From the Corner of Your Eye. Short Story.

The attic was almost unbearably warm. Even though both windows were open the heat was stifling, they provided ample light though little ventilation. Motes of dust floated lazily in the shafts of light, a butterfly fluttered briefly by the open window and outside birds sang. Jane looked at the cardboard box dispassionately. Feeling hot and tired,  she longed to be outside and, grabbing a handful of papers, she flopped backwards onto the small couch.  Plumes of dust erupted, waving her hand in front of her face, Jane tried not to cough. As the dust settled she started to rifle through the paper. She had no interest in organising the contents of the box, but had no choice.
Near the bottom of the box, there was a camera. Smiling, Jane turned the camera toward herself,  half suspecting the camera was broken. The flash lit up the room briefly, casting everything in pure white light. Something moved behind her, startled, she gasped, turned, and realised it was only a trick of the shadows, Jane laughed at herself while going back to the papers.
Finally finished, Jane quickly made her way downstairs, bringing the camera with her. Leaving it on the kitchen counter, she made a sandwich. While sitting down to eat, her dad entered the room and, seeing the camera, went straight for it. “Where did you find this?” “Oh, it was up in the attic, was it yours?” “Yeah, it was, I thought I lost it.” “I found it in one of the boxes.” He snapped open the backing and carefully took out a roll of film. “I don’t even remember how old this is. He went to a drawer and dug through it, then finding what he wanted, he put the film into a small black canister. I’ll get this developed tomorrow, see what’s on it.” “While you’re there could you pick up some more film? I tested the camera and it stills works” “yeah sure, no problem.”
Jane was sprawled on the couch, watching TV, when a small, heavy package hit her stomach, sitting up, her dad called out “there’s those pictures, it might be interesting to have a look through them” as he continued down the hallway. Opening the paper folder she took out the pictures, most of them were of people and places she had never seen, some seemed familiar.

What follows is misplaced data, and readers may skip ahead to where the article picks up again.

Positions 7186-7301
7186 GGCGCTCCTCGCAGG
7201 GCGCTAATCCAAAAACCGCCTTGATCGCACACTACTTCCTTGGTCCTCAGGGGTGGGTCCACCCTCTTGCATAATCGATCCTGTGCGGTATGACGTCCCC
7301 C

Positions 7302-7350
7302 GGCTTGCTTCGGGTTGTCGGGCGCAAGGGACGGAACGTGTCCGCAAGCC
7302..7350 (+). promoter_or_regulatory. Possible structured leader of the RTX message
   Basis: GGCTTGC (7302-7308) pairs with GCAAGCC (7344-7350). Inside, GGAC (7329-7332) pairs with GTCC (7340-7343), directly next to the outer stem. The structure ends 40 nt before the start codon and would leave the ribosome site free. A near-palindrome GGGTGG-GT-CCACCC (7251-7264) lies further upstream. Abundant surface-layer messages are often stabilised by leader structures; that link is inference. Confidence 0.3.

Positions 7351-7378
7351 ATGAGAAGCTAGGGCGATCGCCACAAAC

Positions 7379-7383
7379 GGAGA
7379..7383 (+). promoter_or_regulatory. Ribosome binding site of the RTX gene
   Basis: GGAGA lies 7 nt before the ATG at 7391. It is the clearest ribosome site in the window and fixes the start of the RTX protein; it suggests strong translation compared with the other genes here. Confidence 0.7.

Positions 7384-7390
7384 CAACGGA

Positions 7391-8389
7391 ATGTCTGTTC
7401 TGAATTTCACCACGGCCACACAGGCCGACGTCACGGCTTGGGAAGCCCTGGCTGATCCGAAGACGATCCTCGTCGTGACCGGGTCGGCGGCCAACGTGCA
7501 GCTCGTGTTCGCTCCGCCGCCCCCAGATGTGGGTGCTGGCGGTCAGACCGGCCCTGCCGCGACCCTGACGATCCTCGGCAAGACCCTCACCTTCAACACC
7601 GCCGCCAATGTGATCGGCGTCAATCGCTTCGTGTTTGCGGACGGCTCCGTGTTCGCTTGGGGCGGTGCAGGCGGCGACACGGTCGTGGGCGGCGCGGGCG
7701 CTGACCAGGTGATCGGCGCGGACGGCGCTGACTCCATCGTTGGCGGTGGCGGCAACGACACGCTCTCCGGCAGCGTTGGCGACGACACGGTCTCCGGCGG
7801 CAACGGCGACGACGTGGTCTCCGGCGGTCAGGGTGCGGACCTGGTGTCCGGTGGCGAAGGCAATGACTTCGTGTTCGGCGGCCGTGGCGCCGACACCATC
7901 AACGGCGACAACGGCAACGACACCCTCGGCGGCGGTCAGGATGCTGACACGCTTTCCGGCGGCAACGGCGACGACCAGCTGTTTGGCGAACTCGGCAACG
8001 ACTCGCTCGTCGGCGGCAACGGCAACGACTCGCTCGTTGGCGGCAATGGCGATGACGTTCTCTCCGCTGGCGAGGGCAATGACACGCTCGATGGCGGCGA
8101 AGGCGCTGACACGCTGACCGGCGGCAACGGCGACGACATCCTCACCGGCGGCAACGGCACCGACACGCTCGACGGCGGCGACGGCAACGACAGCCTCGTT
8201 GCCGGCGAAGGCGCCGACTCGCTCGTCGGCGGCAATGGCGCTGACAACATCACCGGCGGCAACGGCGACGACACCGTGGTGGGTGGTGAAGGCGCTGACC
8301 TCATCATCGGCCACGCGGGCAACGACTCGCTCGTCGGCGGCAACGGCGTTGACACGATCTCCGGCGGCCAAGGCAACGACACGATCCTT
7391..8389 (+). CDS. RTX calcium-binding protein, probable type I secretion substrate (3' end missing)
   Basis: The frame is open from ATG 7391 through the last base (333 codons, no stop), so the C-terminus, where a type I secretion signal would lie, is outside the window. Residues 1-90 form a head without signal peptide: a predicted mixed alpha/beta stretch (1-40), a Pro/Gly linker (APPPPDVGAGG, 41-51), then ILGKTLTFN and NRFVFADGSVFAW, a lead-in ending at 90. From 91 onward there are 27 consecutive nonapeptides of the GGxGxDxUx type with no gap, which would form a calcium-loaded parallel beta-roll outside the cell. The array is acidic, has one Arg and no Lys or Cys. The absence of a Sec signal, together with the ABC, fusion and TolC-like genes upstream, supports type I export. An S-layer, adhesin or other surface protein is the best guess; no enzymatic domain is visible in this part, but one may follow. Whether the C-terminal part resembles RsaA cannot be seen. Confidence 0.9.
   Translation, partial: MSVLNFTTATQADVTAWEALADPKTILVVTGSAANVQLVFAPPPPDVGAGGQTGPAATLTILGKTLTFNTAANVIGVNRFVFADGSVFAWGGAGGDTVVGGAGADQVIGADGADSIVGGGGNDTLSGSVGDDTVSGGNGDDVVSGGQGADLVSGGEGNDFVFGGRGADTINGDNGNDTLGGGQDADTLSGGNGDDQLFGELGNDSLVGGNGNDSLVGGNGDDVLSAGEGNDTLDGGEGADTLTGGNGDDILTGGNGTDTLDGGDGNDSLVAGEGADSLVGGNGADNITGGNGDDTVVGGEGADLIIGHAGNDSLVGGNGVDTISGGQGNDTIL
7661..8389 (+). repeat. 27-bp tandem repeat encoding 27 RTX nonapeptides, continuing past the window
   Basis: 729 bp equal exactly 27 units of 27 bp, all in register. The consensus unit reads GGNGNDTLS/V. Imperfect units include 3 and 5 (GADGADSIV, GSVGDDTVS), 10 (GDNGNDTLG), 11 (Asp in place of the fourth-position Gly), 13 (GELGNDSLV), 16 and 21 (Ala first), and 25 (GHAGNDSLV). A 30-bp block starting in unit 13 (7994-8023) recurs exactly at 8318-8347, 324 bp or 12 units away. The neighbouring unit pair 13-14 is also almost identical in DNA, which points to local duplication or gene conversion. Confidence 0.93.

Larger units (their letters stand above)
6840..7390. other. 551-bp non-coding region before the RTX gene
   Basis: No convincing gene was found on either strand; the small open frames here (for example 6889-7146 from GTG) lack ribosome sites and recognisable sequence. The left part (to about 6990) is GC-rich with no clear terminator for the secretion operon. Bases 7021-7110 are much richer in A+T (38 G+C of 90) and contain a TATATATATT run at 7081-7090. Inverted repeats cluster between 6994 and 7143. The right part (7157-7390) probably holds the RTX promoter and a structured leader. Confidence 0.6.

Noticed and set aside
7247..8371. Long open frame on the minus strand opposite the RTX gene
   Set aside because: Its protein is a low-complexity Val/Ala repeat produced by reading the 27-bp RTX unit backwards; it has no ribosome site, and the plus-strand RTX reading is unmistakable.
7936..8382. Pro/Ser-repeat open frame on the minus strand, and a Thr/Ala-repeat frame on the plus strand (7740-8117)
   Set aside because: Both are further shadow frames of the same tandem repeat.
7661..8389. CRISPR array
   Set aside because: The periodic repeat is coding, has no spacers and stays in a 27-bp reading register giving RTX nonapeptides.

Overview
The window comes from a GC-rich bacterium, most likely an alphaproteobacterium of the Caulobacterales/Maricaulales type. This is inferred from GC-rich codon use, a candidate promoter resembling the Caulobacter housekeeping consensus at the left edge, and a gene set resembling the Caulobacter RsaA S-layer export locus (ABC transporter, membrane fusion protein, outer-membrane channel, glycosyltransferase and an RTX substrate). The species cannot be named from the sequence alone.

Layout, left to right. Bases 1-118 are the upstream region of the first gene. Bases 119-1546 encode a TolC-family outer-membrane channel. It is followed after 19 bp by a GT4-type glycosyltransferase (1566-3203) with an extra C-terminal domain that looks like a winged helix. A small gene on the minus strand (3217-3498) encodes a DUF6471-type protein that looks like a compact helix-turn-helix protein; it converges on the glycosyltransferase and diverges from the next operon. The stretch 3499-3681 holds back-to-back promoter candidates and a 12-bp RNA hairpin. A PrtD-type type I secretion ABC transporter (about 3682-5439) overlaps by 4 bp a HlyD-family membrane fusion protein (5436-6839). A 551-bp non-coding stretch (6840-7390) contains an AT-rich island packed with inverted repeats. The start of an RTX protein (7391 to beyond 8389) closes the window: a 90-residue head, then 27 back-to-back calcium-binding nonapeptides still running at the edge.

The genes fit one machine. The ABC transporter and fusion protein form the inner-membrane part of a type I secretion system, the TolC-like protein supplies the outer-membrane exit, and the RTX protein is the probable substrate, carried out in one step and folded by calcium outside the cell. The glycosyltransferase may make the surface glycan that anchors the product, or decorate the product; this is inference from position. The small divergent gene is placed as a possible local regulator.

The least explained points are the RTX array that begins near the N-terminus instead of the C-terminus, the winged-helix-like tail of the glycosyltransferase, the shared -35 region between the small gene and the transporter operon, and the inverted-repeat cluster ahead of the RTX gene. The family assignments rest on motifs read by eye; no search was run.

Coming to the last one, she paused. Her heart began to beat frantically, the rest of the pictures slipped from her fingers and fell to the floor. They lay there unnoticed as she stared at the image in her hands.  It was the picture taken the day before, incredibly, impossibly, there was something else in the picture. A large dark shape stood behind her, seemingly looking at the camera. It was humanoid in shape, but it had no features. It almost looked as if the creature was standing in the couch rather than the small space behind. The top of the creatures head appeared to go through the roof. Noticing the other pictures she quickly picked them up, returning them to the folder.
Jane lay on her bed, staring at the picture, “surely it’s a mistake, maybe the film was damaged or something”. She stood, leaving the picture on the bed and began to pace. Seeing a dark shape from the corner of her eye she spun around. There was no one there. She couldn’t show the photo to anyone because what did it prove? That there was a dark shape behind her? Something that could  probably be explained by a logical and reasonable explanation.
Eventually, she decided to throw it in the bin and forget about it. She turned to her bed, the cream duvet was still wrinkled where she lay but the picture was gone. Jane panicked and frantically looked around the room. The window was closed, as was the door.  She sat on the bed and breathed deeply, it was gone. It didn’t matter how it was gone or where it went, the important thing was to forget about it.